Pets, Bathing a Cat, Washing a Cat, Cat, Cats, Humor



Filed under Pets, Sue's Corner

24 responses to “The Cat is Clean, Now Could Someone Call the Paramedics?

  1. Fortunately, I don’t have to do this often. Mollie (7 lbs. and an intensive wiggler) got poop caught in her long fur. Eyow! Our entire bathroom was drenched, I was all wet and scrapped up and Mollie was really mad but the poop was gone. Oh yes, this was at 2 a.m. She had jumped on the bed and the stench woke me up instantly. Funny post especially for cat owners.

  2. Oh, this made me laugh. And remember trying to wash my long-haired white cat. Lord, she could do a number on me. And she looked like a drowned rat, but had the righteous indignation and sharp claws of a crusader five times her size. It was exhausting, a bit like passing through a tornado. Hope Pudge is clean and flea-free for a long while.

  3. Thanks for a good laugh. This was too funny.

  4. This made my morning… I’m sure it didn’t make yours!! Fortunately I have never had to bathe either of my cats (indoor kitties). If I did, I’d go for that cat washing machine (of course, my mental picture before I clicked on the link was nothing short of torture with a “spin dry” cycle).

    • On youtube you can watch this machine giving cats and dogs their baths without human intervention, but in my imagination I can see Pudge breaking through the glass and coming after me. I wonder if they make a model that’s bullet proof?

  5. Oh my, a washing machine for kitty! Poor Pudge. The only flea program that works successfully for my cat is Revolution. 😉
    Hope Pudge gets to feeling better 🙂

    • I’ve never tried Revolution. I’ll have to check it out. I’m desperate to find someting that works for him. I even had to take Grenny’s flea collar off because her sleeping against him was causing the sores.

  6. P. Booher

    Maybe you should get a welding helmet and gloves the next time Pudge needs a bath.

  7. Wow you’re brave, When I had a cat I bought one of those flea collar things, calicos are all cute but wow deadly claws too 😦

  8. Thanks for sharing this experience! Bathing cats has never been easy for me or for them. Luckily we don’t get flees now that we are living at a higher altitude, in the midwest it seemed they were impossible to avoid. My cats did feel better though after they settle down and dry out 🙂 Thanks for visiting and liking my post!!!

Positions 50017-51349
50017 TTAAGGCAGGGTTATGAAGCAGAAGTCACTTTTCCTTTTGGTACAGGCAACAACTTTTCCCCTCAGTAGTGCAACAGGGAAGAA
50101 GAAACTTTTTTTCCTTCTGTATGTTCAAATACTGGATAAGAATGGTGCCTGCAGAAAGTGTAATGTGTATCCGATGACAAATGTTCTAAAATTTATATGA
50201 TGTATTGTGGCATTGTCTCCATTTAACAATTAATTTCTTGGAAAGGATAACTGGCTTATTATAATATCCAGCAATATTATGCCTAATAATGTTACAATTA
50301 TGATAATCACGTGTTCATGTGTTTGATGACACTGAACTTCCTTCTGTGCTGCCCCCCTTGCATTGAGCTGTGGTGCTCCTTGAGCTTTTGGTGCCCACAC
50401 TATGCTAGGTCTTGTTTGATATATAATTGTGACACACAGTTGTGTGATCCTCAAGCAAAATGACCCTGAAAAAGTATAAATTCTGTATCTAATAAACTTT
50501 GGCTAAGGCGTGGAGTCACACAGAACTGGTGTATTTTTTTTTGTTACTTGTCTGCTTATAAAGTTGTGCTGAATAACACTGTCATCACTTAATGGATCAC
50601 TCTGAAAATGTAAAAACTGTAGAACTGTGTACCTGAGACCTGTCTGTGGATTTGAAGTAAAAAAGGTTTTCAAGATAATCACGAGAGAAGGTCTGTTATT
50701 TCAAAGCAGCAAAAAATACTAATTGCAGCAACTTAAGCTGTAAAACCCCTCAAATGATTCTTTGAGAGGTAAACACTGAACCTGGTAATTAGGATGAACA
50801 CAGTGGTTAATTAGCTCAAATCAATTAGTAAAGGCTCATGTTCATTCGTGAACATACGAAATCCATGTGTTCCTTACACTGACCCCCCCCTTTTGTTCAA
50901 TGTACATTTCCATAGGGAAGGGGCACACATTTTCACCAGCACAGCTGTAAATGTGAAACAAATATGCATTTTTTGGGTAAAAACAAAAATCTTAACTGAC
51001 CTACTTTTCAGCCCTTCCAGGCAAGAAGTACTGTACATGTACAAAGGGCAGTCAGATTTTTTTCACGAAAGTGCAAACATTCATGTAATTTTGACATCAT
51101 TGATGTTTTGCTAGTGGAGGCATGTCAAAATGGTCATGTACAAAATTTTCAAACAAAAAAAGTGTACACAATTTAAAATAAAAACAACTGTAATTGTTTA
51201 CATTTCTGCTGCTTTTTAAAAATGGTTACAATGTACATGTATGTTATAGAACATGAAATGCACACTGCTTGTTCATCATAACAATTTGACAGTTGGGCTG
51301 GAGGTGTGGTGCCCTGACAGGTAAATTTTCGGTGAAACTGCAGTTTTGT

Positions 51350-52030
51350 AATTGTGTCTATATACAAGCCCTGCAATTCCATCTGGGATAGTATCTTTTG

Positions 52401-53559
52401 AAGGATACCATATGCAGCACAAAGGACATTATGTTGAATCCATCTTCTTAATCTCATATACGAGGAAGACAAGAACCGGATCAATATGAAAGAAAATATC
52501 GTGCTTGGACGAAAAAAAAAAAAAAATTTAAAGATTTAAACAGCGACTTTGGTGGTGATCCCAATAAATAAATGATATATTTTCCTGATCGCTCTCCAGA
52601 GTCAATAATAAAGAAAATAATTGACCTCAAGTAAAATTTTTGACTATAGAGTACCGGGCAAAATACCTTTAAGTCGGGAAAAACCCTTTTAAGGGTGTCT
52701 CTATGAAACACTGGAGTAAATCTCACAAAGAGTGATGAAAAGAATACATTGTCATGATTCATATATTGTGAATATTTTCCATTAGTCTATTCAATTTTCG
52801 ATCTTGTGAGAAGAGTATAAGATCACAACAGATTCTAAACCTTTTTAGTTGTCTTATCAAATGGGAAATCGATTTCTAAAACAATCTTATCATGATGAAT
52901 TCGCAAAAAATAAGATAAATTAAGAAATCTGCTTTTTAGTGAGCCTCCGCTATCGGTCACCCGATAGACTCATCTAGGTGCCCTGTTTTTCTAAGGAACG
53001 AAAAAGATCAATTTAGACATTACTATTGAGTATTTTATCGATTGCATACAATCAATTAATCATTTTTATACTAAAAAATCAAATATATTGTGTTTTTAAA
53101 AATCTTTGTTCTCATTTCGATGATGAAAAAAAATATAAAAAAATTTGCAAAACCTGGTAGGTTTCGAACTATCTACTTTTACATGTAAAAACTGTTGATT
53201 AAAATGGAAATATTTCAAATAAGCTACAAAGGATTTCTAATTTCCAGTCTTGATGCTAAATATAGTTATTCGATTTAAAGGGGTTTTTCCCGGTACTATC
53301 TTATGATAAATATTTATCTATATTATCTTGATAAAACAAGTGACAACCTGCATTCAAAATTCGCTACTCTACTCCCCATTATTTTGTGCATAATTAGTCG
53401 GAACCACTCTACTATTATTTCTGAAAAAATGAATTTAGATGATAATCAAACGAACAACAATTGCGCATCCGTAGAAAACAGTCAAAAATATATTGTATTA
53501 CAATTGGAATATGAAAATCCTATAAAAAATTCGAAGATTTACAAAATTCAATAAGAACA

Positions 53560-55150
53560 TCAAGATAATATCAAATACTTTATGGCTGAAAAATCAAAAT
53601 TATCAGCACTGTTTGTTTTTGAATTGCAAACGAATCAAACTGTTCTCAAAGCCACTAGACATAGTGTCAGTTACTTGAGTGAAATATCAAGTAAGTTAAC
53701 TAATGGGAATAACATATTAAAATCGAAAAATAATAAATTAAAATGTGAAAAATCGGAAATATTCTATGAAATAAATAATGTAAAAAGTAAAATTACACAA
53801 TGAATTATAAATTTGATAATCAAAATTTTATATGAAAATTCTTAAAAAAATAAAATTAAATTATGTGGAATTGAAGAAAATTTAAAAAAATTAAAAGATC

9. Hilarious post – can so identify (in fact had to a little trim of RC’s long hair in a “personal area” yesterday due to rank smelly stuff). Fleas are a horrid problem if the winter isn’t very cold – or the house stays warm. We’ve fought them (where I did get better with a cat washing technique – one short hair actually got to enjoy it and started hanging out in the shower..the best cat of the lot – husband came with 3…) And you are right many cats are allergic to collars(forget those) and flea treatment. The drops on the shoulders for all animals in household work for us (Advantage right now) – but one brand irritated one of our cats horribly- afterwards he’s run around like psycho cat…so we changed brands. Check Costco if one is around for pricing. Lovely pictures – hope your wounds have healed…

    • Many times we have had to trim the hair on Grenny’s rear because of the same problem. She punishes us with indignant stares for hours afterwards. Unfortunately, Pudge is allergic to Advantage as well. He apparently can’t tolerate the kind Grenny is wearing either, because the fleas are gone, but his rash is getting worse. Looks like it’s time for a trip to the vet for more allergy shots.

      • Might check into some organic flea treatments. I think we used Brewer’s yeast with a very allergic older Westie.
        I also found over the counter Sulfodene helped with irritated spots ( Westies have a lot of skin rash problems – especially when older. We just dabbed the stuff on with cotton balls and it soothed and healed….someone at a feed store told me about it. Might be worth a try?

  10. Thanks! I’ll check into both of them. Pudge’s hair is falling out so quickly. Today he looks as though he ran into a four year old with a pair of scissors. He’s got bare spots everywhere.

Leave a Reply

Fill in your details below or click an icon to log in: Logo

You are commenting using your account. Log Out /  Change )

Google+ photo

You are commenting using your Google+ account. Log Out /  Change )

Twitter picture

You are commenting using your Twitter account. Log Out /  Change )

Facebook photo

You are commenting using your Facebook account. Log Out /  Change )


Connecting to %s